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Deadly Ebola now ‘a regional threat’, as virus spreads to Guinea capital

Published time: March 28, 2014 09:03
Edited time: September 21, 2014 06:40
A motorcyclist rides past garbage strewn on the street in Conakry March 27, 2014. (Reuters / Saliou Samb)

A motorcyclist rides past garbage strewn on the street in Conakry March 27, 2014. (Reuters / Saliou Samb)

The outbreak of the deadly Ebola virus said to have already claimed 63 lives in rural Guinea has now spread to the West African nation’s capital, Conakry, with the Health Ministry ringing the alarm and officials calling it a “threat to regional security.”

A total of four capital dwellers have fallen victim to the hemorrhagic fever – one of the deadliest viruses known to man. They are currently in quarantine, Reuters reports, citing local Health Minister Remy Lamah.

The origin of the outbreak in Conakry appears to be an old man who visited a place about 150km away from the previously-identified outbreaks. After his funeral, four of his brothers started showing similar symptoms, and were immediately quarantined.

Medical sources also confirmed two staff members at the Kipe University Hospital in Conakry are exhibiting signs of the hemorrhagic fever. This is where the initial victims were treated upon discovery of suspicious symptoms.

After the virus claimed 63 lives in the rural Forest region of Guinea, the spread to Conakry, with its population of 2 million – and an international airport – is seen as a serious escalation by officials. And the problem is beginning to affect the western region of Africa as well, with at least six Guinean arrivals dead in Sierra Leone and Liberia from symptoms closely resembling Ebola.

It is a very infectious disease whose symptoms involve diarrhea, vomiting and bleeding among other things, and it kills between 25 and 90 percent of those who fall victim to it, depending on the virus’s strain.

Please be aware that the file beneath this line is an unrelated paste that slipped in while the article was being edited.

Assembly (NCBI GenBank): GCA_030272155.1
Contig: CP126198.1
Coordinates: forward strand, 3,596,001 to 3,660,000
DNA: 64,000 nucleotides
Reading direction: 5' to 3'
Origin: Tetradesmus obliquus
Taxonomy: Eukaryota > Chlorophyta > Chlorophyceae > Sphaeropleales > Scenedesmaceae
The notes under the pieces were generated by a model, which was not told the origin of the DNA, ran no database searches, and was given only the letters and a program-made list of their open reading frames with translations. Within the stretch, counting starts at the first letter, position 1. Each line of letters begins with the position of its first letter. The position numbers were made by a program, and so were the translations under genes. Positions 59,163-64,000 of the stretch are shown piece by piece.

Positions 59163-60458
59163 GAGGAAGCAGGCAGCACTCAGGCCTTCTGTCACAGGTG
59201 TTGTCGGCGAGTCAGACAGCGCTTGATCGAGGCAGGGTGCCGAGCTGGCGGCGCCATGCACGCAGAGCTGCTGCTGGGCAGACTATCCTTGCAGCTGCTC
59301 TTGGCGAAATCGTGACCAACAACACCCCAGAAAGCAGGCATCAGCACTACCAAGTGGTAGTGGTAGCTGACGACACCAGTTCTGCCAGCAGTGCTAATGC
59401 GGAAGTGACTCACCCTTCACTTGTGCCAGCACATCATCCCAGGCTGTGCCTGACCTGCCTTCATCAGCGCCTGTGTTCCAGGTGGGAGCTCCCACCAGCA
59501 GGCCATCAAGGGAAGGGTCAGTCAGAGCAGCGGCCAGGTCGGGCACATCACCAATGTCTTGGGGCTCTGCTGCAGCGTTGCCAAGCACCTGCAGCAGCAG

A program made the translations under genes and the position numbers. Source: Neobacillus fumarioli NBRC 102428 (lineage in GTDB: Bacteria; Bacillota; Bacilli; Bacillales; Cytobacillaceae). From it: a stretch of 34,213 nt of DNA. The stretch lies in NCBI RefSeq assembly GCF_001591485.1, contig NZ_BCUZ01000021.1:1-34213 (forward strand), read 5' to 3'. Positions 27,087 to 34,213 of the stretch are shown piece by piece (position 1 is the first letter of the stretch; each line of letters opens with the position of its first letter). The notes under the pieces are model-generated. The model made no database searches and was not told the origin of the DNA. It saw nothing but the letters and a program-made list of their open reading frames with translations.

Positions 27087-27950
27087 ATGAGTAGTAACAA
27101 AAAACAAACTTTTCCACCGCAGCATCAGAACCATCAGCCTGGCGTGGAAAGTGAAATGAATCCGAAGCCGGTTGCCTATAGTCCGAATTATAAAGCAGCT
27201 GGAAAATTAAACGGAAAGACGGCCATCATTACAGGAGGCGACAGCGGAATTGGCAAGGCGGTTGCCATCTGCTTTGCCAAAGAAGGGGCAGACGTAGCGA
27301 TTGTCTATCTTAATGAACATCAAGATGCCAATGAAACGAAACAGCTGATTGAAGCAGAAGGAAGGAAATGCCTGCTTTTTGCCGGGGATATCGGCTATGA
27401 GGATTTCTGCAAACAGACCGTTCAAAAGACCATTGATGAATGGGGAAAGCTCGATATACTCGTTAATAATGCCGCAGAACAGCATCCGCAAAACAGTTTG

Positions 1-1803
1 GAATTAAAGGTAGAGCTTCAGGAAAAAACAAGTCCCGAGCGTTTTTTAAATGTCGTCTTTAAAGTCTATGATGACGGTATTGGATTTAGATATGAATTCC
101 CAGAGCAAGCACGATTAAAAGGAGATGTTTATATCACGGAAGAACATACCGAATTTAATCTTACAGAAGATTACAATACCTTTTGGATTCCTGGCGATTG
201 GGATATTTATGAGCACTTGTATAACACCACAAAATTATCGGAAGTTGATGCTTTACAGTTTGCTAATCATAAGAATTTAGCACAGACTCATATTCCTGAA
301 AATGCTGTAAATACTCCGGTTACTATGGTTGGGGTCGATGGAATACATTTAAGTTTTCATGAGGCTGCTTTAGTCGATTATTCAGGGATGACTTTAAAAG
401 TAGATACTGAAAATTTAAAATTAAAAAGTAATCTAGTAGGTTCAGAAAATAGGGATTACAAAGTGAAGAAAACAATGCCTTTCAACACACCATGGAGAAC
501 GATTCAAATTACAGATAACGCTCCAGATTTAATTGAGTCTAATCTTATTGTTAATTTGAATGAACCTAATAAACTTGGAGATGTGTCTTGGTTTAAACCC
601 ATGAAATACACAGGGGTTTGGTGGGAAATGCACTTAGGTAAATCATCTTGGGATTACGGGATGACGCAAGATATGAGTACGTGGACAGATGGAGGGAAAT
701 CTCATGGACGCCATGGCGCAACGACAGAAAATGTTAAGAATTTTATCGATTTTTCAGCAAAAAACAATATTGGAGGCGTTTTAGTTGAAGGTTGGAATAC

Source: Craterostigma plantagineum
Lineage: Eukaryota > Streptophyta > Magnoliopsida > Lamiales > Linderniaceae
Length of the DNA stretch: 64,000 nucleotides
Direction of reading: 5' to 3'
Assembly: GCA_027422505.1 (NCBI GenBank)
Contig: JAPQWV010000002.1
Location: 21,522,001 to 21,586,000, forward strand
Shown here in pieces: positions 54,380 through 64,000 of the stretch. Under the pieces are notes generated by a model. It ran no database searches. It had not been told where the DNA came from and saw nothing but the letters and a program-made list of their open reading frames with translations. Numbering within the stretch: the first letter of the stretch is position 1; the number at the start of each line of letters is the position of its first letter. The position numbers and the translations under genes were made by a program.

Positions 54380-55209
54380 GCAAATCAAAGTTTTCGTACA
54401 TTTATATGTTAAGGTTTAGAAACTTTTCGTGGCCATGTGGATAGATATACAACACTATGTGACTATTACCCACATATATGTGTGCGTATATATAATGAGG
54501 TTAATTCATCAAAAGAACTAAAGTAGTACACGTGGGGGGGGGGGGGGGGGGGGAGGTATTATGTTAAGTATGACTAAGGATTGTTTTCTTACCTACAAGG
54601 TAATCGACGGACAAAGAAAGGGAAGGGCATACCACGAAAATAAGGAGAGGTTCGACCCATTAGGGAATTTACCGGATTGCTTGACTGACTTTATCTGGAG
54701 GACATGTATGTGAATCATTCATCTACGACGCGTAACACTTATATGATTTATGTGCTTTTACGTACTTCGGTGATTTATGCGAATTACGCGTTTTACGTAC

And the disease hadn’t been endemic to Guinea; it is more commonly witnessed in Congo, Uganda and Sudan – which is in the north-east. The first fatal outbreak in West Africa dates back to early February, when it took poorly equipped health authorities almost six weeks to identify the symptoms and scramble to contain them. But by then it was too late. The virus’s incubation period is three weeks.

The UN has now been brought in to help deal with the situation, as have a number of NGOs. This weekend saw Doctors without Borders (MSF) bring in 33 tons of aid to help treatment and containment efforts.

Local airline Gambia Bird has announced breaks and delays in services to Conakry to be in place by Sunday.

Sanitary controls in neighboring countries are being activated, and border crossings have been closed to the north, with Mauritania, who only left two border posts open with Senegal.

The search for any vaccine or drug has thus far been hampered by the disease’s rarity. But health experts warn against obvious dangers, such as eating fruit bats. The animal is a local delicacy, but is a widely-known potential carrier of the disease. Bush meat is another cause for concern. Both types of meat have now been banned – as are public funerals, where proximity to the body is often the cause for the infection of groups of people.

The virus is incredibly contagious. It can spread through contact with contaminated corpses – as in the case of the last outbreak involving the four men – as well as direct contact with blood, feces and sweat. It’s not hard to picture a nightmare scenario in a country prone to hot weather.

But the spread itself can come much more unexpectedly as well. All it takes is one infected plane passenger, and the prospects are truly harrowing: the local Health Ministry in Canada's Saskatchewan province put a man and his entire family in quarantine after he exhibited disturbing symptoms upon arrival from Africa by plane.

The virus first appeared in 1976 in the DRC (formerly Zaire), and has since killed 1,500 people. Its name takes from a river in northern Congo.

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